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From Wikipedia, the free encyclopedia

Alluvial Wall
Alluvial Wall sculpture, Portland, Oregon, 2015.jpg
The sculpture in 2015
Alluvial Wall is located in Portland, Oregon
Alluvial Wall
Alluvial Wall
Location in Portland, Oregon
ArtistPeter Nylen, Rigga
Year2001 (2001)
TypeSculpture
MediumMild steel, cast silicon bronze, cast iron, electric light
LocationPortland, Oregon, United States
Coordinates45°31′13″N 122°39′59″W / 45.520372°N 122.666484°W / 45.520372; -122.666484
OwnerCity of Portland and Multnomah County Public Art Collection courtesy of the Regional Arts & Culture Council

Alluvial Wall is an outdoor 2001 sculpture by Peter Nylen and the architectural firm Rigga located along the Eastbank Esplanade in Portland, Oregon.

Description

Plaque for the sculpture
Plaque for the sculpture

The sculpture is made of mild steel, cast silicon bronze, cast iron and electric light, and measures 1 foot (0.30 m), 6 inches (15 cm) x 3 feet (0.91 m) x 13 feet (4.0 m), 6 inches (15 cm). It was funded by the City of Portland Development Commission's Percent for Art program.[1]

According to the Regional Arts & Culture Council, which administers the work, Alluvial Wall "alludes to the interwoven layers of the river's pre-industrial alluvial geology. It is an echo of the natural shape of the river before Portland was Portland."[1] In her walking tour of Portland, one author said the sculpture resembles "what you might see on a beach after the tide goes out". Its copper "kelp-like strips" are embedded with black metal objects, including a child's ball, a morel mushroom and a railroad spike.[2]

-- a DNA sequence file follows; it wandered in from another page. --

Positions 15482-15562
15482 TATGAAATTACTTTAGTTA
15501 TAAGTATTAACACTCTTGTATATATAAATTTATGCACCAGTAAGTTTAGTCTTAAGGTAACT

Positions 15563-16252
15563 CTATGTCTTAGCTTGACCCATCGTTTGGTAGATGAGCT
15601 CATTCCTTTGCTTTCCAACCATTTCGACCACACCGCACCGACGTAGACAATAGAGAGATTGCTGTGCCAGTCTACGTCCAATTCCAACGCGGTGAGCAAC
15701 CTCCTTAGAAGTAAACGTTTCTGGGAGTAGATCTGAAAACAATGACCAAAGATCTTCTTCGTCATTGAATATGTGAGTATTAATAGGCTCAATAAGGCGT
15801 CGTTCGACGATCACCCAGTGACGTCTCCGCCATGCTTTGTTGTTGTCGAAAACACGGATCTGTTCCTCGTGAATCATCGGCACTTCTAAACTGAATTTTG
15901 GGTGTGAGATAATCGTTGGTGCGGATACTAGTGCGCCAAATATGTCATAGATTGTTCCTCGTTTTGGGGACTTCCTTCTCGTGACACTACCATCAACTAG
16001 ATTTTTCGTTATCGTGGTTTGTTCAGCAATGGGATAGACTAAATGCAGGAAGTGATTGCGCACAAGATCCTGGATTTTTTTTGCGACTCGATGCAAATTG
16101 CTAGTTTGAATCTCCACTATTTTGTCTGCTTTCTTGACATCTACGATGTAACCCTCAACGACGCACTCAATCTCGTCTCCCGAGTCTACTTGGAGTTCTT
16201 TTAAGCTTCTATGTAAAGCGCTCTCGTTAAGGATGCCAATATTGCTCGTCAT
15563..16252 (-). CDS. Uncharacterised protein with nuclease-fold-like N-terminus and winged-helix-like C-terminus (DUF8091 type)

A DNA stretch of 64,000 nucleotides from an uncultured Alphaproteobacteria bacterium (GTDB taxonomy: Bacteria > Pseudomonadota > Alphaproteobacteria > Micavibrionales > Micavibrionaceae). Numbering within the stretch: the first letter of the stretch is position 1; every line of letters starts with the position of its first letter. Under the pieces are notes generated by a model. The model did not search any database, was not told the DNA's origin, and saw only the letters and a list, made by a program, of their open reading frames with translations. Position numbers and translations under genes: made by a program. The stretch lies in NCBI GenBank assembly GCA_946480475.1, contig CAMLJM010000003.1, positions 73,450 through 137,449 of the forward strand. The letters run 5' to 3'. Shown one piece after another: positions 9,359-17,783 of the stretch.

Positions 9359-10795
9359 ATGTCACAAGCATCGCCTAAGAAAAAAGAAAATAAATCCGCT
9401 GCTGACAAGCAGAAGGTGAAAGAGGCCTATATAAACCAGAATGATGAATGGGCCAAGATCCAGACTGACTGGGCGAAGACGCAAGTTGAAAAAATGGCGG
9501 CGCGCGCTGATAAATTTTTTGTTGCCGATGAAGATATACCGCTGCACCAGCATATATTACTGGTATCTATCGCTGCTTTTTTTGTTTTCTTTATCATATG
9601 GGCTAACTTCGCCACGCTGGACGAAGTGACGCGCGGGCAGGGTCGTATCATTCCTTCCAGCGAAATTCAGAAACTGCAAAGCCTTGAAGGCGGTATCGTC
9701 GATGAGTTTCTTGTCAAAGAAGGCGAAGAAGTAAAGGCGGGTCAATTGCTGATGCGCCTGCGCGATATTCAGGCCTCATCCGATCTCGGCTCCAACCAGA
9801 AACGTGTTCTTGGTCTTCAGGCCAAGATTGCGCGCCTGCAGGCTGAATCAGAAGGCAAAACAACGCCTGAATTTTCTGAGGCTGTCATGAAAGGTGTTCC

The sculpture is one of four by Rigga along the esplanade; the others are Echo Gate and Stack Stalk by Ean Eldred and Ghost Ship by James Harrison.[3] Alluvial Wall is part of the City of Portland and Multnomah County Public Art Collection courtesy of the Regional Arts & Culture Council.[4]

See also

References

  1. ^ a b "Public Art Search: Alluvial Wall". Regional Arts & Culture Council. Retrieved November 3, 2014.
  2. ^ Cook, Sybilla Avery (April 2, 2013). Walking Portland, Oregon. Rowman & Littlefield. p. 186. Retrieved November 3, 2014.
  3. ^ "Eastbank Esplanade". City of Portland, Oregon. Retrieved September 30, 2014.
  4. ^ "Alluvial Wall, 2001". cultureNOW. Retrieved November 3, 2014.

External links

This page was last edited on 22 September 2019, at 23:04
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